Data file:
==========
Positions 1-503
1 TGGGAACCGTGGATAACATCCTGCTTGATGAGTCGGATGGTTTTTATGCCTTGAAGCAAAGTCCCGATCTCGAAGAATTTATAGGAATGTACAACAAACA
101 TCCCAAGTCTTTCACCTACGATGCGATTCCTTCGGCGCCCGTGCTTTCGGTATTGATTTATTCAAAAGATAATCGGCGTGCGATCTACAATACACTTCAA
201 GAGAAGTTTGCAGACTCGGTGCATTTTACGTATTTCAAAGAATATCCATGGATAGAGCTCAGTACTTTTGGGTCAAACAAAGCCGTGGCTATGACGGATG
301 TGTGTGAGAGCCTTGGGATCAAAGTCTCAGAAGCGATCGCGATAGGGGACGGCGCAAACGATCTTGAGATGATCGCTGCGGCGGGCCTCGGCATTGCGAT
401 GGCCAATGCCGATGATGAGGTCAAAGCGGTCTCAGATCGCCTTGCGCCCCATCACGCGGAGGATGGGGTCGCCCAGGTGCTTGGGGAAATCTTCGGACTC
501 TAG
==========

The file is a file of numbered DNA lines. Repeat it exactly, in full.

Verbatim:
Positions 1-503
1 TGGGAACCGTGGATAACATCCTGCTTGATGAGTCGGATGGTTTTTATGCCTTGAAGCAAAGTCCCGATCTCGAAGAATTTATAGGAATGTACAACAAACA
101 TCCCAAGTCTTTCACCTACGATGCGATTCCTTCGGCGCCCGTGCTTTCGGTATTGATTTATTCAAAAGATAATCGGCGTGCGATCTACAATACACTTCAA
201 GAGAAGTTTGCAGACTCGGTGCATTTTACGTATTTCAAAGAATATCCATGGATAGAGCTCAGTACTTTTGGGTCAAACAAAGCCGTGGCTATGACGGATG
301 TGTGTGAGAGCCTTGGGATCAAAGTCTCAGAAGCGATCGCGATAGGGGACGGCGCAAACGATCTTGAGATGATCGCTGCGGCGGGCCTCGGCATTGCGAT
401 GGCCAATGCCGATGATGAGGTCAAAGCGGTCTCAGATCGCCTTGCGCCCCATCACGCGGAGGATGGGGTCGCCCAGGTGCTTGGGGAAATCTTCGGACTC
501 TAG